I liked the story very much, but I wished that the description would say that it was a silent movie. WARNING TO ALL MOVIE WATCHERS:
This movie is a silent movie. It is created in the 1920s. Be warned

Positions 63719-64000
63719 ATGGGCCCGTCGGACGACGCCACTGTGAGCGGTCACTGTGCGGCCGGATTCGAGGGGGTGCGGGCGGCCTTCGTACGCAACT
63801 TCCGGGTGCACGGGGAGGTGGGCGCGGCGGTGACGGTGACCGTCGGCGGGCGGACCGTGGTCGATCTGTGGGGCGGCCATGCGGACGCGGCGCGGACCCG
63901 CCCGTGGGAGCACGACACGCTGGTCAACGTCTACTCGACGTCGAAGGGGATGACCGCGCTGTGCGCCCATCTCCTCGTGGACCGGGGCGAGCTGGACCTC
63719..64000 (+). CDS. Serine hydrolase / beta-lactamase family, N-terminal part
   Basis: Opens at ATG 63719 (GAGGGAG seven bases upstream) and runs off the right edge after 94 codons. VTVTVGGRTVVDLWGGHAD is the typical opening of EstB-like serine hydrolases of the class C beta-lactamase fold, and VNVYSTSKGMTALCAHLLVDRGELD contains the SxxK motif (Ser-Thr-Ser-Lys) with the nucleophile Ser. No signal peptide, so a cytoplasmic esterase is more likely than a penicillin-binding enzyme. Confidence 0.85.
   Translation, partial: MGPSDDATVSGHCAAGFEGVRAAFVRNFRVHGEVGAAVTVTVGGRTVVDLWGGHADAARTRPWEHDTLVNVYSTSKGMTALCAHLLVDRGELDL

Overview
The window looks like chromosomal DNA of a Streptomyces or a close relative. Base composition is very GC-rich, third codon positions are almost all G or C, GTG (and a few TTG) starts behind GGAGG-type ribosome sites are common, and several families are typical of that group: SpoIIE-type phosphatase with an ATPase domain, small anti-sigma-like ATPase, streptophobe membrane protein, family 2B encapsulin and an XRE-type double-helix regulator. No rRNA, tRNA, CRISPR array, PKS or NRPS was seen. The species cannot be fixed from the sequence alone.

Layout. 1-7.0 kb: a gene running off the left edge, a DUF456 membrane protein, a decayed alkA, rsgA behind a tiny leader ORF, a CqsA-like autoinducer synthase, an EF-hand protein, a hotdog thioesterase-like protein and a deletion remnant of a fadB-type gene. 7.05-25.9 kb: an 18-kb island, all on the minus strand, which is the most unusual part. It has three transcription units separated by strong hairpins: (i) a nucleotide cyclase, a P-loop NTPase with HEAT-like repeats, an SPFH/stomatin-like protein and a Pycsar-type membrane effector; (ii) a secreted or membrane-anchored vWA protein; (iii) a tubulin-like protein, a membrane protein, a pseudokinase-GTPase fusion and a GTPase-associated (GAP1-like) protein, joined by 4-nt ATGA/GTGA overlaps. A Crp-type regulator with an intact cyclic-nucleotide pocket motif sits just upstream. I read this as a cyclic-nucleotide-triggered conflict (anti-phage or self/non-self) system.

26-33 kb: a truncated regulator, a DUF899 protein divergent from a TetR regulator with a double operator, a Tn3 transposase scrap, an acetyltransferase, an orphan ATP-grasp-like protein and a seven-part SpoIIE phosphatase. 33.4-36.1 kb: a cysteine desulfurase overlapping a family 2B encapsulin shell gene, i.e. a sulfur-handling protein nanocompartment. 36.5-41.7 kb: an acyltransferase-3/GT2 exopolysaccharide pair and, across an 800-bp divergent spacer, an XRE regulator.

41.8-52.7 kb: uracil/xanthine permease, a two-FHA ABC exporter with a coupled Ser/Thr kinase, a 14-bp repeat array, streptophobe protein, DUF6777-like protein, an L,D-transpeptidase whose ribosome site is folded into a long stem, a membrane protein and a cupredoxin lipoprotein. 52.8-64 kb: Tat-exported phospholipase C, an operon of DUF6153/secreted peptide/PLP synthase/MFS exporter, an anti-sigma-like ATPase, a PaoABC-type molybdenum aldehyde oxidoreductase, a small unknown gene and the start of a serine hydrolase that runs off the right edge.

Barrymore is fine as Holmes, and a good cast includes Roland Young as Watson and William Powell in a small role as Wells, not to overlook later gossip columnist Hedda Hopper- and it's a hoot to see early 1920s London footage and sets - however, these folks have little to work with, as the screenplay by William Gillette is a poor adaptation of Doyle's writings: (1) Holmes takes a wife at the end??? (2) Holmes swears his life mission is to rid the world of arch-enemy Moriarty, and then meekly and unreasonably lets him go when Moriarty (not a hired gun) sneaks into the Baker Street apartment intending to do Holmes in? (3) the all-important blackmailing letters are all but ignored after being handed back and forth without reason for doing so? Furthermore, the production is seriously underlit, although the images may have been damaged due to the nitrate composition (decomposition) over the years. Anyway, be glad it was preserved with Hugh Hefner's money but don't expect the voice of Doyle.
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